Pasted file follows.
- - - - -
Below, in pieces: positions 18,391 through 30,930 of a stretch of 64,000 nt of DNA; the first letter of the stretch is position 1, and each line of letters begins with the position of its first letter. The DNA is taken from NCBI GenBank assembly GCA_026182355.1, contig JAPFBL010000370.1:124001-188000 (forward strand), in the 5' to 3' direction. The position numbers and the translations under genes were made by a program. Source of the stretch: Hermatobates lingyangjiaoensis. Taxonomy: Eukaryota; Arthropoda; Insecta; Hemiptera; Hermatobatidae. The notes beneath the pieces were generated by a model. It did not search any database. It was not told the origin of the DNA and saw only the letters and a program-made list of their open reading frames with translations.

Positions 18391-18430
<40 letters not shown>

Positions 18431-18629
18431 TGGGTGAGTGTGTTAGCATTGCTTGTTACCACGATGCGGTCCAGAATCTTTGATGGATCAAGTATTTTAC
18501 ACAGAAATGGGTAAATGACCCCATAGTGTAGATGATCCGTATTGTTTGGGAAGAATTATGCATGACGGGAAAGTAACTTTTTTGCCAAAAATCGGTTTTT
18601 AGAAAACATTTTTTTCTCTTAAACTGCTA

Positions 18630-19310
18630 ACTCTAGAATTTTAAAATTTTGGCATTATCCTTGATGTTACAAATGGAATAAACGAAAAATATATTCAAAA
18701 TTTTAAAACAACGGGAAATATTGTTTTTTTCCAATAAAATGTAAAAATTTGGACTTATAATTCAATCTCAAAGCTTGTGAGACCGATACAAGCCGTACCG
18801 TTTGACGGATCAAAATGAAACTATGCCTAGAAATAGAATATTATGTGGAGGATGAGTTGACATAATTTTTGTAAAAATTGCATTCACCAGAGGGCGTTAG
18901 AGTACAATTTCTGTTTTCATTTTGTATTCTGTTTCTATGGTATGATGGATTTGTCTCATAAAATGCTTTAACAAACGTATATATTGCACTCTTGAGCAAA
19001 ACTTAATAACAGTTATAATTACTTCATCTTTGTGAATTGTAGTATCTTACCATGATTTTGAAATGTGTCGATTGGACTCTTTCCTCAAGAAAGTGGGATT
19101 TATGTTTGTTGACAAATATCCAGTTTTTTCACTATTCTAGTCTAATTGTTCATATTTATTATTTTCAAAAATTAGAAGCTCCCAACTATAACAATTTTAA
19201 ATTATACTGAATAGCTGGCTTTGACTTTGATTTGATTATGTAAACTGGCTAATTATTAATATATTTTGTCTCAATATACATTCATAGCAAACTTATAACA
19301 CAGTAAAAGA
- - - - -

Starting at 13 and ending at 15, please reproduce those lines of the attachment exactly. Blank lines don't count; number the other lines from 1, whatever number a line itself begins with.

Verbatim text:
19001 ACTTAATAACAGTTATAATTACTTCATCTTTGTGAATTGTAGTATCTTACCATGATTTTGAAATGTGTCGATTGGACTCTTTCCTCAAGAAAGTGGGATT
19101 TATGTTTGTTGACAAATATCCAGTTTTTTCACTATTCTAGTCTAATTGTTCATATTTATTATTTTCAAAAATTAGAAGCTCCCAACTATAACAATTTTAA
19201 ATTATACTGAATAGCTGGCTTTGACTTTGATTTGATTATGTAAACTGGCTAATTATTAATATATTTTGTCTCAATATACATTCATAGCAAACTTATAACA